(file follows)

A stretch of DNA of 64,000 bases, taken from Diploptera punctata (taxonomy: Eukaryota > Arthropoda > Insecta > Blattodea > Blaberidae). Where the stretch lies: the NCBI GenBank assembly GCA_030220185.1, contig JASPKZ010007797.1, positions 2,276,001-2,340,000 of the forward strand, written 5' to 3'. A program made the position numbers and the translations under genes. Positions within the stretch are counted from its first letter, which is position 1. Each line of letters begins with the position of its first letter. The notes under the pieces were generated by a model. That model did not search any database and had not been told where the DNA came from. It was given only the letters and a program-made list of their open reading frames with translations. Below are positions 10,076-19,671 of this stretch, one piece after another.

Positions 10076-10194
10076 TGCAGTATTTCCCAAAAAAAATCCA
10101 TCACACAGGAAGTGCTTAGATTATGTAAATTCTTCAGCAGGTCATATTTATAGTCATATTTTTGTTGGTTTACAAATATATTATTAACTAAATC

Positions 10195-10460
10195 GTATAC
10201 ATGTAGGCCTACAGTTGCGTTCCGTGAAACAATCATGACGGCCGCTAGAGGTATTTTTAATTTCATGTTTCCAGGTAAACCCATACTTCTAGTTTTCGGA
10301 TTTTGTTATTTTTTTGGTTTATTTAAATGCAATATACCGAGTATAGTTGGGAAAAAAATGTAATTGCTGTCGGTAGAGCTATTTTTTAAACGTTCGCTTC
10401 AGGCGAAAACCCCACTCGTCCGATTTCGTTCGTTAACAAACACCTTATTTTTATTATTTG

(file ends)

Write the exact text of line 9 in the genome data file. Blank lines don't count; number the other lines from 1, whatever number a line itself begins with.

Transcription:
10401 AGGCGAAAACCCCACTCGTCCGATTTCGTTCGTTAACAAACACCTTATTTTTATTATTTG